The ProLogue Premium was designed in Holland by Herman van den Dungen, and, like most audio products these days, it's manufactured in China. According to Kevin Deal of Upscale Audio and PrimaLuna USA, PrimaLuna's North American distributor, the engineering of the Premium began with a circuit design in which nothing was taken for granted, and the components selected are of a quality not normally seen in cost-conscious designs. These include:

• Nichicon and Solen polystyrene and tin-foil capacitors

• Alps motorized potentiometer (said to be 10 times the cost of lesser parts)

• toroidal power transformer, manufactured in-house

• capacitor-plus-choke power supply, designed to eliminate both low-frequency ripples and high-frequency hash

• custom-designed output transformers, manufactured in-house

• heavy-gauge, ventilated chassis with a five-coat finish

• construction by hand and point-to-point wiring

The tubes supplied with the ProLogue Premium are SilverLabel, according to Upscale Audio's classification, and are said to be already "special" compared to standard tubes on the market. Other tubes, including cryogenically treated ones, are available from Upscale.

The ProLogue Premium has a number of specific, trademarked circuits designed to optimize performance and prevent damage to the amplifier in the event of a malfunction:

• Adaptive AutoBias (AAB) monitors and adjusts bias constantly. AAB was present in previous PrimaLuna amplifiers, but the latest version is said to include more extended output-stage protection circuitry, to safeguard the output transformers, resistors, and high-voltage power supply in case a tube fails.

• Bad Tube Indicator (BTI) is what PrimaLuna calls the red LED next to each output tube, though BTI is not quite what its name implies. A lit BTI LED indicates that the tube is drawing more power than it should; however, this condition may be only temporary, and not necessarily indicate a bad tube. If the BTI comes on, you're advised to turn off the ProLogue Premium, wait a few minutes, and turn it on again. If no BTI LEDs light up, you're fine. It's only when the indicator stays on that the cause is likely a bad tube, which must then be replaced. During the review period, there were a few instances of a BTI coming on, but each time, turning the amplifier off and then on again fixed the problem.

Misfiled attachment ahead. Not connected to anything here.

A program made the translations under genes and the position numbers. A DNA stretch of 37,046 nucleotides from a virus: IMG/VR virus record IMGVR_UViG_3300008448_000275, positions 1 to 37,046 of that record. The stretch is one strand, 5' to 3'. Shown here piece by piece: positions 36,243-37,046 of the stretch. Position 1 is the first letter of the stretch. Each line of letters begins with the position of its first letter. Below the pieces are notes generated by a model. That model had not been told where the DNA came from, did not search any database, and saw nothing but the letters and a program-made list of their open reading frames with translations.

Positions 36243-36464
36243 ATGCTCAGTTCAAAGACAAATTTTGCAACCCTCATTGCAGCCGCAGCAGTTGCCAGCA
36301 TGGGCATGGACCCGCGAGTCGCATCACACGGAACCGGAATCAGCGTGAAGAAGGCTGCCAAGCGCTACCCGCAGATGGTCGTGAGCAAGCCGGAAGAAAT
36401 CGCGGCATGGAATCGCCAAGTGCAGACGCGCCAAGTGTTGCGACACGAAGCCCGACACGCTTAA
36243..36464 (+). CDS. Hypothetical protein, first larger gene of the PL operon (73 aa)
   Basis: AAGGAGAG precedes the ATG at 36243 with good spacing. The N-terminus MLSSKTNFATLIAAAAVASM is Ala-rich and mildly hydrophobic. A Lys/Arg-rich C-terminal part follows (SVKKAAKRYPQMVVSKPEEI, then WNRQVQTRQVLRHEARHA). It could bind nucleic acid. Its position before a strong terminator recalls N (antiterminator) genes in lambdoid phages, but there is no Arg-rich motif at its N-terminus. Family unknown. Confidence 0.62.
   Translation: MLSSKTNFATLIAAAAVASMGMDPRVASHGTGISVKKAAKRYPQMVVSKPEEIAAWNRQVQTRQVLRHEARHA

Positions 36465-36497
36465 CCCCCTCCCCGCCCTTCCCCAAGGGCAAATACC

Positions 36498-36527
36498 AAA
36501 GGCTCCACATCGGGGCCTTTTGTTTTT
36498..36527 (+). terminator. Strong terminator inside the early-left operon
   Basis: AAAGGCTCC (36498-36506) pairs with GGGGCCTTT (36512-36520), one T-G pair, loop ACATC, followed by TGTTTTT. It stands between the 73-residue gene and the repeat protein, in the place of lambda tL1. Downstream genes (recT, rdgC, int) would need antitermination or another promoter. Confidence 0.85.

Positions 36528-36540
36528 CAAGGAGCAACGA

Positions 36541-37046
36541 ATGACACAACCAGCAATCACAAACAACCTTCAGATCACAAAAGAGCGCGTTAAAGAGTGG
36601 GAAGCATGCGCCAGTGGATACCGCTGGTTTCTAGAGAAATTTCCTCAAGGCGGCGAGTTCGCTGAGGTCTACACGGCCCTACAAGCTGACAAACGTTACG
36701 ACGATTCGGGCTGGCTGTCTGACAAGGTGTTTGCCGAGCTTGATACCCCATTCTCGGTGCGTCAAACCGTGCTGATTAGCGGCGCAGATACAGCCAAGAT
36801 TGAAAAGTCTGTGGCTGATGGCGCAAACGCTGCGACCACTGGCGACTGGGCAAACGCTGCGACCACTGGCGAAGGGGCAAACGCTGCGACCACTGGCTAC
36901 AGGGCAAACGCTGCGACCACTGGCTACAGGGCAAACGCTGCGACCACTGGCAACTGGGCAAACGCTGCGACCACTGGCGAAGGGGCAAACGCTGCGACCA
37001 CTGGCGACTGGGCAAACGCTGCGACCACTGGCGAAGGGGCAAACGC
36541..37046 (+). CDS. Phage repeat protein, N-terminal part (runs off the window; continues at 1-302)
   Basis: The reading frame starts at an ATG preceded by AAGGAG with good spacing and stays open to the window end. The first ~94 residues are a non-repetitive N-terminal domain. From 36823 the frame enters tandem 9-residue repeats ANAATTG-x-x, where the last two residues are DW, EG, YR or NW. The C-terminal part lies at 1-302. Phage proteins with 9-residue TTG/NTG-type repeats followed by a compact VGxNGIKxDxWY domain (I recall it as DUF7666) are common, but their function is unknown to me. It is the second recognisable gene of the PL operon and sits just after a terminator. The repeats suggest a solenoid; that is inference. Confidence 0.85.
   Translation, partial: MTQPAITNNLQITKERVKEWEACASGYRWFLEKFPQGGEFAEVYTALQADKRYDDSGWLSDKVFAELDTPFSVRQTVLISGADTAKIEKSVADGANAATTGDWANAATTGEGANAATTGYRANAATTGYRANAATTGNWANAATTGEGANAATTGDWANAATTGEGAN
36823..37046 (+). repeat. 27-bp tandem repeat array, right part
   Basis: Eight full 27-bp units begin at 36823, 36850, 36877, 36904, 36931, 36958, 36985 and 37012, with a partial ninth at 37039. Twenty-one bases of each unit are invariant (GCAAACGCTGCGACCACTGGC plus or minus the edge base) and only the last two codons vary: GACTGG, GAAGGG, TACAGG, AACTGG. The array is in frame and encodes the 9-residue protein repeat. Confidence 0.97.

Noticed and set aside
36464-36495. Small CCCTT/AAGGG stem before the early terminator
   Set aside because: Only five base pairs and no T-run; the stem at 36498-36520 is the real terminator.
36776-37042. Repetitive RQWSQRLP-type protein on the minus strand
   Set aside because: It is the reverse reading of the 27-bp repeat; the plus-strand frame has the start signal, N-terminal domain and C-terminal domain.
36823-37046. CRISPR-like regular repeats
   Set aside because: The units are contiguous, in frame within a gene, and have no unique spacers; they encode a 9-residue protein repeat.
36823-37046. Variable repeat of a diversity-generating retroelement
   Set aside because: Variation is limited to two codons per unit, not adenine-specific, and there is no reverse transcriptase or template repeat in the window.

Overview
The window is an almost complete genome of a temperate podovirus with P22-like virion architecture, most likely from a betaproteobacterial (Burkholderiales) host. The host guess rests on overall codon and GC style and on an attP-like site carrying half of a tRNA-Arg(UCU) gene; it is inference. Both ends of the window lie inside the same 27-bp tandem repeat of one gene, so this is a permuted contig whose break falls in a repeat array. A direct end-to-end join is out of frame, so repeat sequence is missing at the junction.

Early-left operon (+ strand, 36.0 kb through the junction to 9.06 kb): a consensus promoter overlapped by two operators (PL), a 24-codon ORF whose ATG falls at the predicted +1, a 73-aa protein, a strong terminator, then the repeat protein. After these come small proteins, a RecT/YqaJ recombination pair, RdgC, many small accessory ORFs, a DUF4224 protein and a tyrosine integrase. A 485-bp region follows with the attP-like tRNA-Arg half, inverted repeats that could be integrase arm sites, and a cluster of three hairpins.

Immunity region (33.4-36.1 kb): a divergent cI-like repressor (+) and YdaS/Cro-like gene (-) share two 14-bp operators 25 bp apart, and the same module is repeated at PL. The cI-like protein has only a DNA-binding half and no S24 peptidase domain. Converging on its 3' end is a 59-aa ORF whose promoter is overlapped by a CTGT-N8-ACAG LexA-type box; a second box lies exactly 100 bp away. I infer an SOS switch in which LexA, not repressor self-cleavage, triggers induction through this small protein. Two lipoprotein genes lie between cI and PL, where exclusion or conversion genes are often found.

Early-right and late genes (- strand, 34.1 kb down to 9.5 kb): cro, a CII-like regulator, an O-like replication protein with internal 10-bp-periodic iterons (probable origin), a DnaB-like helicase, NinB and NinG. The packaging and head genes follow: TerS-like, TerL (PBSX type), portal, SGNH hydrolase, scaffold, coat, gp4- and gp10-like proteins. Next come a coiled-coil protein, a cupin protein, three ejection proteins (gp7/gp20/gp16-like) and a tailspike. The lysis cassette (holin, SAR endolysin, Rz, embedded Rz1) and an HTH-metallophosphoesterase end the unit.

• Power Transformer Protection (PTP) is a thermal switch built into the AC transformer. If the internal temperature gets too high, the AC is switched off automatically, coming back on again when the problem is resolved. This never happened during the review period.

• Output Transformer Protection (OTP) protects the output transformers from high-voltage transients. Power in my system is supplied by a PS Audio PerfectWave Power Plant 5, which is designed to protect against transients of this sort; in any case, there were no problems in this area.

• SoftStart is yet another protection circuit, designed to extend the life of sensitive components and reduce the chance of tube failure from thermal shock.

The basic design of the ProLogue Premium follows tried-and-true principles: the output stage runs in Ultralinear mode, and tubes run well below their maximum ratings. Like other products in PrimaLuna's Premium range, the ProLogue uses double 12AU7s in each channel rather than the earlier combination of 12AX7 and 12AU7. This is said to result in much lower distortion in the first stage.

The ProLogue Premium includes a solidly built remote control that also controls the basic functions of PrimaLuna CD players. I found the remote to work extremely well to set the desired volume: a very brief depression of the Up or Down button resulted in a correspondingly minimal change in volume, with no overshoot. Like most remotes, this one has buttons of identical shape and size. Since there are only six buttons, remembering the most frequently used ones, Up/Down/Mute, is not that difficult, but I wish they'd made the Up and Down buttons differently shaped or sized from the others, so that they could be identified by touch.